PL1M1-Medicine 1

Module Provider: Clinical Language Sciences
Number of credits: 20 [10 ECTS credits]
Level:4
Terms in which taught: Autumn / Summer term module
Pre-requisites:
Non-modular pre-requisites:
Co-requisites:
Modules excluded:
Module version for: 2016/7

Module Convenor: Dr David Ward

Email: d.ward@reading.ac.uk

Summary module description:
This module introduces students to medical sciences relevant to speech and language pathology.

Aims:
The aims of this module are: to introduce the student to the principles, structure and functioning of human anatomy and physiology, paediatrics, community medicine and ENT; and to explore how physical factors may contribute to communication problems in the individual as a child and an adult. This knowledge will form the basis of later medical and clinical studies.

Assessable learning outcomes:
By the end of the module it is expected that the students will be able to:

•Describe the structure, function and significance of eukaryotic cells and enzymes
•Identify and describe the structure and function of organs and mammalian systems including the cardiac system and respiratory systems
•Identify and describe some basic neurological structures and pathways and describe the muscular system
•Distinguish the childhood diseases which relate to speech and language development
•Discriminate the factors which contribute to illness and well being of the child
•Compare the provision of community health care for children aged 0-5 years with reference to other agencies
•Identify and describe the structure and function of the vocal tract, including the larynx, pharynx, mouth and nose
•Evaluate the diseases affecting these organs and systems and how some of the diseases cause or are associated with speech and language problems.

Additional outcomes:
The module encourages students to integrate learning from the disciplines of anatomy, physiology and paediatrics in order to achieve an understanding of normal and abnormal development of language. They acquire bibliographic and IT skills when preparing for their tests and essay and this in turn will prepare them for presenting data in report form. Students will be able to use this knowledge when taking case histories of patients and when assessing and treating speech and language problems.

Outline content:
Students study introduction to medicine, paediatrics, community medicine, and ENT:

Introduction to medicine includes the study of organs and systems, histology of cells, nervous and hormonal communication between cells, autonomic nerve system, structure and function of muscles, the pulmonary system, the cardiac system as well as an introduction to the structure and function of the orofacial structures.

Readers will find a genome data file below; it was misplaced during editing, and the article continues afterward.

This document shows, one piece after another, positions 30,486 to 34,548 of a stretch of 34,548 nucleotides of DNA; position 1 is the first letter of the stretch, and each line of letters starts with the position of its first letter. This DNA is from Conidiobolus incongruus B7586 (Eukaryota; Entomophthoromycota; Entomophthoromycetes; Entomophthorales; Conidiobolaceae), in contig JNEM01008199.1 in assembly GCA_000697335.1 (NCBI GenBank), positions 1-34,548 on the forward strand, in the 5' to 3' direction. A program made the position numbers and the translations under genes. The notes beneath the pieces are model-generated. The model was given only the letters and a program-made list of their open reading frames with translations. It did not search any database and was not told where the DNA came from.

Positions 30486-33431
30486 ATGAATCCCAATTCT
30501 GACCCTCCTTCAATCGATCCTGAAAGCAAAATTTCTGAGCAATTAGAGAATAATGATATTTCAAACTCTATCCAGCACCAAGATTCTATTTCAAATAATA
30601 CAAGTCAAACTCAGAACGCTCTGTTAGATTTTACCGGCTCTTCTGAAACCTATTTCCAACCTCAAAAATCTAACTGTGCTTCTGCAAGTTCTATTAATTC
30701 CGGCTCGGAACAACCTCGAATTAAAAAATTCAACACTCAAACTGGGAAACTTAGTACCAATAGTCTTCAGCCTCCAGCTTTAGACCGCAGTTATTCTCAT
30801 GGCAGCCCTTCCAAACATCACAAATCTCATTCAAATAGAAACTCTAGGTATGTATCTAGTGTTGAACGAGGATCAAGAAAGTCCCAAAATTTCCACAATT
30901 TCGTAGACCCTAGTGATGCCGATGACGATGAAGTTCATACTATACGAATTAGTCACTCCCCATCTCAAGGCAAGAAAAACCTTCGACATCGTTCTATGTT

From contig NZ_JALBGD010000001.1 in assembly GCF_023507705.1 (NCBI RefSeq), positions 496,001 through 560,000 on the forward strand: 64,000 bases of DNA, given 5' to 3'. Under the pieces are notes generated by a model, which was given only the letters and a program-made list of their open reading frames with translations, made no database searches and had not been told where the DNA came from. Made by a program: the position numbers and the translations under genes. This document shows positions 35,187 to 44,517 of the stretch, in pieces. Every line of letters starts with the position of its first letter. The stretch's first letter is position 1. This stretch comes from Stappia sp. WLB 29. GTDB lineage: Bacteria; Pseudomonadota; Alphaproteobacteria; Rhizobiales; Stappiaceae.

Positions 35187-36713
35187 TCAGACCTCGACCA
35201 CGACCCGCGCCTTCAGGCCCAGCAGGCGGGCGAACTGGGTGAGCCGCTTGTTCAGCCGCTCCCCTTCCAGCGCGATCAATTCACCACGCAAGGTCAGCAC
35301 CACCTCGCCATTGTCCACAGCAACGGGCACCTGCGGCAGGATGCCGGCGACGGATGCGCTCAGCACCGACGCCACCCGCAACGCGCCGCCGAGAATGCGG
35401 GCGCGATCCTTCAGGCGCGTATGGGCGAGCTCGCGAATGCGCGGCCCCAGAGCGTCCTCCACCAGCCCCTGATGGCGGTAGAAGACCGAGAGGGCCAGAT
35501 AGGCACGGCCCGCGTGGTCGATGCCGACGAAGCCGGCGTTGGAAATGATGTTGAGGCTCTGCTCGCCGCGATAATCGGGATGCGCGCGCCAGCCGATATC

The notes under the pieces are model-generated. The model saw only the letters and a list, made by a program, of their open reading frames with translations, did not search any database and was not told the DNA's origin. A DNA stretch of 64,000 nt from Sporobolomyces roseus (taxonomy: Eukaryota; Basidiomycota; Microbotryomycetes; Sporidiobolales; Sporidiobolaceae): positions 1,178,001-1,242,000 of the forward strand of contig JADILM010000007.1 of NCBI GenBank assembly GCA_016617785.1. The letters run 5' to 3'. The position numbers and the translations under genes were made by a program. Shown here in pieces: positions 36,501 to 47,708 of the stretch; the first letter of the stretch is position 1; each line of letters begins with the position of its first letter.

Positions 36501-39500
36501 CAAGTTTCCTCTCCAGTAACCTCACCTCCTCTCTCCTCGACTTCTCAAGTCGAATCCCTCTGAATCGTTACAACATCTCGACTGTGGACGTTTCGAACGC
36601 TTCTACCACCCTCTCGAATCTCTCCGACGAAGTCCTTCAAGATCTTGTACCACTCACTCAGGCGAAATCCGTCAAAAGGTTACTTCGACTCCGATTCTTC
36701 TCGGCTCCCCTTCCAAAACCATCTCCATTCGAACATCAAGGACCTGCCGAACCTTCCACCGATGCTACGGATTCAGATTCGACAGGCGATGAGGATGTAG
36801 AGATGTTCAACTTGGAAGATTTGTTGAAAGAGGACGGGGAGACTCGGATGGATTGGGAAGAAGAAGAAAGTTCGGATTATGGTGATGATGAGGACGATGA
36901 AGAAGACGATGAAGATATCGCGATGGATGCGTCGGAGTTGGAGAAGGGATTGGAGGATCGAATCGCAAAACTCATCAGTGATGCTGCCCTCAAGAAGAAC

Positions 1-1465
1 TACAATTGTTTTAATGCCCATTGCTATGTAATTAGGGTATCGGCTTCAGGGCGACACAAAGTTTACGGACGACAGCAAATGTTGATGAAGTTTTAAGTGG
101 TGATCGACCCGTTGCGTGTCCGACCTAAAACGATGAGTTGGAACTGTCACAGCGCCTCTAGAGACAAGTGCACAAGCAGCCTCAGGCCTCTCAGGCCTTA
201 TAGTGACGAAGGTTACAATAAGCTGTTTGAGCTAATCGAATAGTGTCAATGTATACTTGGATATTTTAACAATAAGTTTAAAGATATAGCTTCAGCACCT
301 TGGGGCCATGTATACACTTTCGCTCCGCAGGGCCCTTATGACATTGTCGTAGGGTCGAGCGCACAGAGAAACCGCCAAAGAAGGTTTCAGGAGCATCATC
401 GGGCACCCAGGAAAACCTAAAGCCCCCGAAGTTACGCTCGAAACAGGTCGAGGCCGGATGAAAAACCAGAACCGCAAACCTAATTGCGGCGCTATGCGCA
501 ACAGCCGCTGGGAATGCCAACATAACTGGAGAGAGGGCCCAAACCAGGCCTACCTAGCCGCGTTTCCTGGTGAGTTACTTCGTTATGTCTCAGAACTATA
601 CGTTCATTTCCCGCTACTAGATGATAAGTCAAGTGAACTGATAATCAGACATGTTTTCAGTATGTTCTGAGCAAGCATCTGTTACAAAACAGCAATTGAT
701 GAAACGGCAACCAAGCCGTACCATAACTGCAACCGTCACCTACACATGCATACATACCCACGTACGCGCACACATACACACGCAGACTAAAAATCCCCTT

Paediatric medicine includes an overview of childhood diseases related to speech and language development, the study of normal pre- and post-natal growth, how child development is monitored, and consideration of environmental factors which contribute to illness and well being of the child.
Community medicine includes an overview of the current health care provision for children (0-5 years) both statutory and voluntary, and considers the role of specialist services for this age group.
ENT (otology, laryngology, rhinology) includes the study of the structure and function of the human ear, otitis media and externa, presbycusis, rhinitis, sinusitis, polyps, study of the larynx and various associated pathologies and abnormalities.

Brief description of teaching and learning methods:
There will be 52 hours of medical teaching including 10 hours on introduction to medicine, 20 hours of teaching on paediatric medicine, 18 hours teaching on ENT and 4 hours on community medicine. Teaching will include interactive lectures with audiovisual aids, clinical demonstrations and case scenarios.

Contact hours:
  Autumn Spring Summer
Lectures 48 4
Guided independent study 140 8
       
Total hours by term 188.00 12.00
       
Total hours for module 200.00

Summative Assessment Methods:
Method Percentage
Class test administered by School 100

Other information on summative assessment:
The class test has three parts weighted 30% for the introduction to medicine, 35% for paediatrics, and 35% for ENT.

Formative assessment methods:
Students complete a formative take-home assessment for community medicine.

Penalties for late submission:
The Module Convenor will apply the following penalties for work submitted late, in accordance with the University policy.

  • where the piece of work is submitted up to one calendar week after the original deadline (or any formally agreed extension to the deadline): 10% of the total marks available for the piece of work will be deducted from the mark for each working day (or part thereof) following the deadline up to a total of five working days;
  • where the piece of work is submitted more than five working days after the original deadline (or any formally agreed extension to the deadline): a mark of zero will be recorded.

  • The University policy statement on penalties for late submission can be found at: http://www.reading.ac.uk/web/FILES/qualitysupport/penaltiesforlatesubmission.pdf
    You are strongly advised to ensure that coursework is submitted by the relevant deadline. You should note that it is advisable to submit work in an unfinished state rather than to fail to submit any work.

    Length of examination:

    Requirements for a pass:
    An average of 40% for the coursework set in this module.

    Reassessment arrangements:
    Reassessment by September.

    Additional Costs (specified where applicable):
    1) Required text books:
    2) Specialist equipment or materials:
    3) Specialist clothing, footwear or headgear:
    4) Printing and binding:
    5) Computers and devices with a particular specification:
    6) Travel, accommodation and subsistence:

    Last updated: 21 December 2016

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